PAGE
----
Profoundly connected to the Miltonic narrative is Scott’s visual aesthetic. If David acts as the Byronic hero (Lord Byron himself is referenced in a manner oh-so-full of implications), the Lucifer-archetype so lauded by the Romantics, then the dark and jagged beauty of the mountainous planet on which the colonists land is the manifested definition of the Sublime: “Whatever is fitted in any sort to excite the ideas of pain, and danger, that is to say, whatever is in any sort terrible, or is conversant about terrible objects, or operates in a manner analogous to terror, is a source of the sublime; that is, it is productive of the strongest emotion which the mind is capable of feeling” (Edmund Burke, A Philosophical Enquiry into the Sublime and Beautiful 86). As ion hurricanes crackle overhead, the colonists are dwarfed by splintered and shattered trees, sheer rock faces that proclaim reverent awe in the same breath as the prospect of death. These natural phenomena are framed in the widest shots possible, suggesting magnitude that forces the audience to wallow in their own insignificance. Almost the entire film is drenched in darkness, prompting visual probing and wondering, the camera supplying images that suggest far more terrible yet wondrous things just beyond the presence of shadow and the limits of human perception.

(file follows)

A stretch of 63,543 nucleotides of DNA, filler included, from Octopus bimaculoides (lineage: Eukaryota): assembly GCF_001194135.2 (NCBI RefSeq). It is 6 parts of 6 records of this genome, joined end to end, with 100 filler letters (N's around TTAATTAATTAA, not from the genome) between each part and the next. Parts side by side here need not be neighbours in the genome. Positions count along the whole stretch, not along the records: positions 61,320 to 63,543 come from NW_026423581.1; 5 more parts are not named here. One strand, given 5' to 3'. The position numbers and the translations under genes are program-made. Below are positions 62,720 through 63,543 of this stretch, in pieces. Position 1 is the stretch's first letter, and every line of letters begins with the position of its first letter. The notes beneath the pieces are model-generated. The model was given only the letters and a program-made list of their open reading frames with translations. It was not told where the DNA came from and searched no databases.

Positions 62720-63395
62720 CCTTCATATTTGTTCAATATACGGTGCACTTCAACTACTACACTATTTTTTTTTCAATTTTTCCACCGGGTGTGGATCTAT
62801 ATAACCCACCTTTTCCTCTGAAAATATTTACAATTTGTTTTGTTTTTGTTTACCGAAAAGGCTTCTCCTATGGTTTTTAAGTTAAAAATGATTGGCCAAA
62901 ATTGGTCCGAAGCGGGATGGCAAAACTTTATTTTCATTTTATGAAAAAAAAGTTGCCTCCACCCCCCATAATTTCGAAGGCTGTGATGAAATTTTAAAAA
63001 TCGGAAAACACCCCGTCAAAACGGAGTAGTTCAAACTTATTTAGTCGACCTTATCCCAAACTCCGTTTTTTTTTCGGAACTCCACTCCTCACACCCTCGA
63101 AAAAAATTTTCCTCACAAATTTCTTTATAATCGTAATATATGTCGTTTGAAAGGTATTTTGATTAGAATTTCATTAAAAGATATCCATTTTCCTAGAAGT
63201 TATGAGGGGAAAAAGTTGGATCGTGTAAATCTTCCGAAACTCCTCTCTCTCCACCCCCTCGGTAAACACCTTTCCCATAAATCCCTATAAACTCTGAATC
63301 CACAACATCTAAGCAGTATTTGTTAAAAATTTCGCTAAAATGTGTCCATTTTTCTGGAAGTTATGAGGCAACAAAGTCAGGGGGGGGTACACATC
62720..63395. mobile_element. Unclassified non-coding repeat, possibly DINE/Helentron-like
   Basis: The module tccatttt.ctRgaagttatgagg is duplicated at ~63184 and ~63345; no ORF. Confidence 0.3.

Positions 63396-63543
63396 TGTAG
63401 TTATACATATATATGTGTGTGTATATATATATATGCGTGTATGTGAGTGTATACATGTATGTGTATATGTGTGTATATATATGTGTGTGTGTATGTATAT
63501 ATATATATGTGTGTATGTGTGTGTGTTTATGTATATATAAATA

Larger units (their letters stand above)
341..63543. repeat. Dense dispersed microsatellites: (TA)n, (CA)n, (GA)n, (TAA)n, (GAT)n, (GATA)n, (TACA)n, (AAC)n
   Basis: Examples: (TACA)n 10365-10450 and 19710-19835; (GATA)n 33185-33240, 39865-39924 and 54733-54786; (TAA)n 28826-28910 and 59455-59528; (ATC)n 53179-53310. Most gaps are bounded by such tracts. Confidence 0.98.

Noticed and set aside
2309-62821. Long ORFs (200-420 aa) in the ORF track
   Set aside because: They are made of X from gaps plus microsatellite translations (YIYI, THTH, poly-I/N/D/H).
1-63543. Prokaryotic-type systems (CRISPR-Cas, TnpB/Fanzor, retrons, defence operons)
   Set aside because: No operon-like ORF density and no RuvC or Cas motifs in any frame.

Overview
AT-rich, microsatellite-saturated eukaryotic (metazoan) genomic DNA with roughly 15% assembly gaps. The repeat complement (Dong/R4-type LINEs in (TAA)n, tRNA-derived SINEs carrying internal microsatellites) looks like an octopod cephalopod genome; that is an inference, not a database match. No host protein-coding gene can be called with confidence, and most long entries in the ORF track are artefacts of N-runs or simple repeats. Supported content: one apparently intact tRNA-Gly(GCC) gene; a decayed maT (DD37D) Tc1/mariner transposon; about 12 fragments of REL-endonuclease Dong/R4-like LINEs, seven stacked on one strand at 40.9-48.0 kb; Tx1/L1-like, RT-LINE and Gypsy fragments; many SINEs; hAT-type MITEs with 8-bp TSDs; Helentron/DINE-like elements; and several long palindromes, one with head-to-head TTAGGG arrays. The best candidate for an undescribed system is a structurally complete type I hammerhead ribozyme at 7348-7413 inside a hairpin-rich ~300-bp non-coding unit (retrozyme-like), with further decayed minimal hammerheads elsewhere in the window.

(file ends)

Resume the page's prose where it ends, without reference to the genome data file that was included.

The Romantics may have been obsessed with the Sublime as an aesthetic principle, but in Covenant the Sublime dismembers not merely human emotion but humans themselves. The Romantic Sublime, with the idolized Lucifer hidden in the garden, becomes the film’s most horrifying threat. The Romantic reading of Milton is thrust into the act of consuming itself, and the warring of creators and creatures so prominent in Prometheus is elevated to even greater heights, striving for (quite unsubtly) and often achieving Wagnerian levels of conflict. David, Lucifer in all his glory, is a slaughterer of innocents and manipulator of science, a demigod and evolutionary nightmare both. Scott never lets up with this thematic assault, and, like Prometheus, Covenant refuses to allow either the religious or materialist viewer to remain comfortable in their own belief or unbelief: for every Christian and Darwinian horror there is seared to it the inability of both the religious and rationalist impulses to make sense of the tragedy.